To fulﬁll an area of concentration, a student must normally complete six course credits selected with the aid of an informal faculty committee for that concentration, drawn from at least two departments of the College. Of the six course credits, no fewer than two and no more than three of them will also form part of the student's major. In this respect, concentrations differ from the traditional minor, which is conducted entirely within one single department other than the student's major department, and which may be wholly unrelated to that department.
Haverford College currently offers the following areas of concentration: African and Africana studies, Biochemistry and Biophysics, Computer Science, Education and Educational Studies, Gender and Sexuality Studies, Latin American and Iberian Studies, Mathematical Economics, Neural and Behavioral Sciences, Peace and Conﬂict Studies, Peace, Justice, and Human Rights, and Scientific Computing. These are described in the catalog under Courses of Instruction with other curricular offerings. Concentrations in Creative Writing and Environmental Studies are available at Bryn Mawr College.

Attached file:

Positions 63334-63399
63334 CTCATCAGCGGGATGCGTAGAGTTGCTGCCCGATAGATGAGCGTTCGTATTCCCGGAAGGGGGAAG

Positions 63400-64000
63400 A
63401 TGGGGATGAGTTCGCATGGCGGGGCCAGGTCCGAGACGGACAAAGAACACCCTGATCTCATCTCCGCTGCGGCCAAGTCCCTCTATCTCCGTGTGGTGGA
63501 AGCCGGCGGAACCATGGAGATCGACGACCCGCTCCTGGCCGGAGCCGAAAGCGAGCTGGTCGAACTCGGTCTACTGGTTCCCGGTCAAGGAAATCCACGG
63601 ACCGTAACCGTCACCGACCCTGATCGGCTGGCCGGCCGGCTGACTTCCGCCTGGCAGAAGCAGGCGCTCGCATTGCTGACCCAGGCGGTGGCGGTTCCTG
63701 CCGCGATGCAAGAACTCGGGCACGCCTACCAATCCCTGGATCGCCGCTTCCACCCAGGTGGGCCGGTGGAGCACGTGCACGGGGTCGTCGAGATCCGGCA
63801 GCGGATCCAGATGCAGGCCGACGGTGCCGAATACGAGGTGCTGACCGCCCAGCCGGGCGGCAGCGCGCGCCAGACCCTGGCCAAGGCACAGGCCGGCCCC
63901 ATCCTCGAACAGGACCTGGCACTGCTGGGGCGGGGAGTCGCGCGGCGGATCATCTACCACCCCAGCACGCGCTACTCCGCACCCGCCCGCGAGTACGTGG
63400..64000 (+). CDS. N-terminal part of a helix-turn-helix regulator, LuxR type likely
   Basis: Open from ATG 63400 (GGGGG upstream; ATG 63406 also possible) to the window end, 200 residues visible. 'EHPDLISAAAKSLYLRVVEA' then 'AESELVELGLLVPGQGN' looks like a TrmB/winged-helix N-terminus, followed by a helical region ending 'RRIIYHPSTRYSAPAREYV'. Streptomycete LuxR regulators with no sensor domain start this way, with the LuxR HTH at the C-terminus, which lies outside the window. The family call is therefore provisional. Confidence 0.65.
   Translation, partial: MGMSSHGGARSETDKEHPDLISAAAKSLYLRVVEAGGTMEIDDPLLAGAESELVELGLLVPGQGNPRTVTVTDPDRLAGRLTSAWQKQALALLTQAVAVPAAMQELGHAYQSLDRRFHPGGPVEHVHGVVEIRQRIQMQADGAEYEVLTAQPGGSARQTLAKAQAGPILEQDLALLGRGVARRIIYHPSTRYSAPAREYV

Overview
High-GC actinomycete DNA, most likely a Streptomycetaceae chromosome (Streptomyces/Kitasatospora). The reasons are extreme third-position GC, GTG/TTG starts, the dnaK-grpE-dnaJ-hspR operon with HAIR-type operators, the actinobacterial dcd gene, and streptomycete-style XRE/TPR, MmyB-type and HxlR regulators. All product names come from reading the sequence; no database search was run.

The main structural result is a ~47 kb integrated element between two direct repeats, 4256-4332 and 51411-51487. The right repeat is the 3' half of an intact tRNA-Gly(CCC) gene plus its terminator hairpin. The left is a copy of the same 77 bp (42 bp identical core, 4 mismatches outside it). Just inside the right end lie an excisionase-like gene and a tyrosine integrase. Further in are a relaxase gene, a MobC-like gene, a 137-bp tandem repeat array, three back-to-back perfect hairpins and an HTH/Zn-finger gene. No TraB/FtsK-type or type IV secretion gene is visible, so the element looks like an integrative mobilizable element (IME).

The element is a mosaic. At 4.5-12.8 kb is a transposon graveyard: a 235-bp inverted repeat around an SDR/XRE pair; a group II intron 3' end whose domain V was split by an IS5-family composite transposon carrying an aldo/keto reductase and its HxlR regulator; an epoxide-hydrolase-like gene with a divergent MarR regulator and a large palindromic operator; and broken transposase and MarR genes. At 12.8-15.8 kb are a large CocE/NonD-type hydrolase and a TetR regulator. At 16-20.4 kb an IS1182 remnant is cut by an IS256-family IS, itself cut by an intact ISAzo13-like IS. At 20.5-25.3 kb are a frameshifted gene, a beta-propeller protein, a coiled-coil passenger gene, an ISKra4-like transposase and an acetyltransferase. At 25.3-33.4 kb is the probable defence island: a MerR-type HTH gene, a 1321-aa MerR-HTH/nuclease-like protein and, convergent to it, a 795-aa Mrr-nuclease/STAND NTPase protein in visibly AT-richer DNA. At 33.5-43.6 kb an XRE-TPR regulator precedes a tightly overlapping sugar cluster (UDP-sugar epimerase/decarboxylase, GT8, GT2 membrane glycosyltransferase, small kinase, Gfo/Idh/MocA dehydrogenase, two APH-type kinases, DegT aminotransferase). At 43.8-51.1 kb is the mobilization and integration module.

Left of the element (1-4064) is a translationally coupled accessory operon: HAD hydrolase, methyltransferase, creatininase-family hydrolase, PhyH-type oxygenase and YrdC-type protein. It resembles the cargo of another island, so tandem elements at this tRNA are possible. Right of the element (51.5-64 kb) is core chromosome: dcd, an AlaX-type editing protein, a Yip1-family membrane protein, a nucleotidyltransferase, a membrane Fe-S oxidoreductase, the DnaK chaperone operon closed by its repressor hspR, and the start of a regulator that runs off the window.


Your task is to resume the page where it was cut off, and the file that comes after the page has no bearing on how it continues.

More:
Many departments and academic programs at both Haverford and Bryn Mawr offer minors, the completion of which will be indicated on the student's transcript. These are described under the entries for individual departments, programs and areas of concentration in this Catalog and in the Bryn Mawr College Catalog. The minor is not required for the Bachelor of Arts degree or the Bachelor of Science degree.
As with majors, students may design independent areas of concentration (related to the major) or minors. These programs require the approval of the Committee on Student Standing and Programs. A member of the Haverford College faculty must serve as the student's advisor for these options.